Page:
While assuring Americans that "the buck stops with me," President Joe Biden spent much of his speech Monday blaming everyone else but himself and his administration for the foreign policy catastrophe unfolding in Afghanistan. During his defiant, defensive speech, Biden blamed the debacle on Barack Obama for having surged U.S. forces in Afghanistan to fend off the Taliban, Donald Trump for having negotiated a terrible deal with the Taliban committing American forces to leave precipitously by May 1—and, most egregiously, Afghans themselves for supposedly being unwilling to fend off the Taliban's horrifying advance. Only a month ago, Biden justified his decision to abandon the Afghanistan effort by arguing that two decades of American military training and over $1 trillion in economic and military support had left the Afghan government and its military more than capable of defending their country; yesterday, he castigated Afghans for not being able to do so.
"If anything," Biden declared in his defensive speech, "the developments of the past week"—the harrowing string of Taliban victories culminating in the seizure of Kabul, the capital, on Sunday—"reinforce that ending U.S. military involvement in Afghanistan now was the right decision."
Yet Biden's insinuations about Afghan readiness ignore the price Afghans have paid over the last 20 years. Yes, more than 2,400 American forces (plus thousands of contractors) died, and more than 20,000 others were wounded. But Afghans have sustained over 66,000 casualties since the war's start, 50,000 of them since taking charge of the ground war in 2014. Over 7,000 Afghan soldiers were killed in 2019; Afghan security forces suffered over 4,000 casualties in 2020.
Moreover, the Afghan forces did not collapse on their own. Prior to President Trump's strategically flawed deal with the Taliban, Afghan security forces and the Taliban had fought to a virtual military stalemate, said Ret. Army General Jack Keane. Neither could defeat the other. But the withdrawal of American air support and intelligence information regarding the disposition and strength of Taliban forces had severely affected the Afghan military, depressing Afghan capabilities and morale. So, too, did Biden's closure of seven military bases in the height of the fighting season. "We pulled the plug and they collapsed," said General Keane.
Biden's speech glossed over his own administration's gross misjudgment about the Taliban's capabilities and intentions. "This did unfold more quickly than we had anticipated," Biden conceded almost in passing, his sole suggestion of culpability.
Biden's speech underplayed the military advice he was given to maintain some 2,500 troops in the country to prevent a resurgence of al-Qaida under Taliban protection. And it wasn't just the military offering such counsel. Earlier this year, the Afghan Study Group, a bipartisan, congressionally mandated panel co-chaired by former senator Kelly Ayotte, a Republican of New Hampshire, and Joseph Dunford, a Marine and a former chairman of the Joint Chiefs of Staff, urged Biden not to adopt an inflexible timetable for complete withdrawal of U.S. forces but to tie the scope and pace of the withdrawal to whether the Taliban and other parties were honoring their commitments. The panel also warned that al-Qaida would regenerate if the Taliban took over.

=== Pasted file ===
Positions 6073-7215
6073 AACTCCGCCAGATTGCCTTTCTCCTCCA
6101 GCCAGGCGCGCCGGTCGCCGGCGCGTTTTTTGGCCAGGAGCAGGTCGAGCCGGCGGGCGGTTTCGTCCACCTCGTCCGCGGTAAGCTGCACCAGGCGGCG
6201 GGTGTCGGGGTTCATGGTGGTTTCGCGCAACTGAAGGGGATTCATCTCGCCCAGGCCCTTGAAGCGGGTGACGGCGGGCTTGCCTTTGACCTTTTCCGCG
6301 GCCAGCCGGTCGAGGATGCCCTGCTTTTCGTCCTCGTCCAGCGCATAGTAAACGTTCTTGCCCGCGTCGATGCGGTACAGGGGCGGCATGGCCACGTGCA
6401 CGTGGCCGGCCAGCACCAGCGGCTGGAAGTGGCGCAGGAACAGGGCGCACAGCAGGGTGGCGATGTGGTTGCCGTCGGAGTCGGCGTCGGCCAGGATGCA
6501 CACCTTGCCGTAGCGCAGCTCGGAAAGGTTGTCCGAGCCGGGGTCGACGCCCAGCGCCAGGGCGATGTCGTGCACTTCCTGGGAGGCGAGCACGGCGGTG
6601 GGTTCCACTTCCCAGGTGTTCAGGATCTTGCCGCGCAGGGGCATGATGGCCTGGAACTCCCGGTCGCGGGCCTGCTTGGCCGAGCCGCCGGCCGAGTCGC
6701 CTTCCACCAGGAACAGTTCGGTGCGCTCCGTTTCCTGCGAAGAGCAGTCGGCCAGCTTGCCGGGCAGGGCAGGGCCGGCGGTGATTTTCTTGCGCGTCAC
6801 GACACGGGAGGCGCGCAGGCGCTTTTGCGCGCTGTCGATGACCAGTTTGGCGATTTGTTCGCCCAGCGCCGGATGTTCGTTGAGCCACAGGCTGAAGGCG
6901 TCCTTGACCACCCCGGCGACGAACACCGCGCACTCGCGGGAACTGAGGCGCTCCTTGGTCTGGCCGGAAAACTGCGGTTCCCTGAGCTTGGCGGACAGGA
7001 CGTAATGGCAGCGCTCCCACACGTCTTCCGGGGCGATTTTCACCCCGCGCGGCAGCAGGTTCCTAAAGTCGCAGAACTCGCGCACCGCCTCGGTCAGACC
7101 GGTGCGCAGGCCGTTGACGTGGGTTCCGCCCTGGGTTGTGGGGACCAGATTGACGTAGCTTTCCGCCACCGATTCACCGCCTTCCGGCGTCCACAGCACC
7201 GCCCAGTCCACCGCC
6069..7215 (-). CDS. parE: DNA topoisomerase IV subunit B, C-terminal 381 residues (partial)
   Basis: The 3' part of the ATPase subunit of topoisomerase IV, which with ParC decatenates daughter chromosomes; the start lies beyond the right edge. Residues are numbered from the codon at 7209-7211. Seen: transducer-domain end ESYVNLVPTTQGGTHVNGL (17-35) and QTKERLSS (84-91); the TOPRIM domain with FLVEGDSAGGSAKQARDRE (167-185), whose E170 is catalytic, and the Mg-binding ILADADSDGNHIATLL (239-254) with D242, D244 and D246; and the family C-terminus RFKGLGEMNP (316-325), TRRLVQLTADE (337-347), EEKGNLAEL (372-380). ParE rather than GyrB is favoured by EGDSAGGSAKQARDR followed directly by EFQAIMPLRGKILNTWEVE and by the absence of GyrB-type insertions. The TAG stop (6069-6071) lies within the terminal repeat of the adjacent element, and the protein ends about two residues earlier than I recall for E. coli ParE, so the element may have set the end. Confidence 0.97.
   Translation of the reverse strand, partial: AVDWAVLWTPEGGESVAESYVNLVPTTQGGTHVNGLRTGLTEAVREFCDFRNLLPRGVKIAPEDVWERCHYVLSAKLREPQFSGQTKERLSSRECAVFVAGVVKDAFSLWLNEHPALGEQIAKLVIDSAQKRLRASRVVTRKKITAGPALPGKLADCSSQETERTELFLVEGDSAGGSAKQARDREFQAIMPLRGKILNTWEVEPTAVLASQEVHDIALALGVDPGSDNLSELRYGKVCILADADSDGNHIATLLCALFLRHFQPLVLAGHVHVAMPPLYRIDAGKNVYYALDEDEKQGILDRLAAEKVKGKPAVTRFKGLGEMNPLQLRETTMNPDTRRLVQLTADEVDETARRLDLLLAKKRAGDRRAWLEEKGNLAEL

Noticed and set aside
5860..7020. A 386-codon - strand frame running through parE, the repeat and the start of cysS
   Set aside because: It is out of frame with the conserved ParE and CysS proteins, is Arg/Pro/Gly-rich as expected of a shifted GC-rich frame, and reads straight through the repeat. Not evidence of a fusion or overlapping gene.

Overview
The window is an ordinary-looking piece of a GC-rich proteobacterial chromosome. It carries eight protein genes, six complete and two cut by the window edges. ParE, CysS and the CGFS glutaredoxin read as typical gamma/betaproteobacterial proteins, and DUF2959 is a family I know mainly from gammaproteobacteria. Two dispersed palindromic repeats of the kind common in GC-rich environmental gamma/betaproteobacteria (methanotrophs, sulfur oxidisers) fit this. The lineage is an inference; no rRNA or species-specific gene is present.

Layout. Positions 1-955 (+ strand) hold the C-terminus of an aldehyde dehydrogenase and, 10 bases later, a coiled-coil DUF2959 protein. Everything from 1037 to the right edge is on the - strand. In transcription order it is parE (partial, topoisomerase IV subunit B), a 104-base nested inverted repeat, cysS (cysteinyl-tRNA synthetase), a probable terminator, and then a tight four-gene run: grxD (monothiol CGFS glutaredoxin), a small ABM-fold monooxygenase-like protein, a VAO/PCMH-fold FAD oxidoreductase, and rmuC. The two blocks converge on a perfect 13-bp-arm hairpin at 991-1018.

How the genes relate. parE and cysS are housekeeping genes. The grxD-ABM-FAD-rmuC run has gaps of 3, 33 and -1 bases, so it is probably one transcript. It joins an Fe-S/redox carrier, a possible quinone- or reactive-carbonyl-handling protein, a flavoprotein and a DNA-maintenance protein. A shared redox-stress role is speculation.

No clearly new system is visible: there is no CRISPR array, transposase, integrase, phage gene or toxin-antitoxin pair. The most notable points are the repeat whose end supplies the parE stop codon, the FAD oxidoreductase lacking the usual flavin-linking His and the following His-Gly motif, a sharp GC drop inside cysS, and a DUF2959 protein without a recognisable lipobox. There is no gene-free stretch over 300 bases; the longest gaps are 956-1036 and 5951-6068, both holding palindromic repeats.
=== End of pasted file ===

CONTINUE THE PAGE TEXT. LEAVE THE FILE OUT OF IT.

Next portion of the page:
In June, a United Nations Security Council report found that al-Qaida had a presence in at least ten Afghan provinces and warned that the Taliban remained "closely aligned" with the terror group, which continued to threaten the U.S. with "war on all fronts." The two groups showed "no indication of breaking ties," the report concluded. Despite such warnings, Biden set the artificial, politically symbolic deadline of Sept. 11 for the withdrawal of all forces.
In his speech yesterday, the president essentially characterized the mayhem at the Kabul airport as a consequence of America's "forever war"—and, incredibly, of the reluctance of some Afghan interpreters to leave—rather than of his rushed, ill-planned exit strategy, insufficient military preparation, the closure of Bagram air base, and a colossal intelligence failure about the strength of the Taliban and the growing weakness of the Afghan security forces.
Reasonable people can disagree about whether the U.S. should have kept at least a modest troop presence in Afghanistan for the foreseeable future to prevent a Taliban takeover. But Biden himself is to blame for the disaster sparked by the manner of his withdrawal. His decision to send 6,000 more soldiers to the country reflects recognition of that error, and of his failure to plan adequately for the evacuation of the 18,000 Afghans (with their 57,000 family members) who worked with the American military.
Americans fed up with protracted military engagements abroad, especially the unpopular Afghan war, will likely respond positively to Biden's message. But while the president's retreat from Afghanistan may not prove politically fatal at home, the decision could have disastrous consequences elsewhere, not only for the Afghan people but also for American international credibility and our national security—both at home and abroad.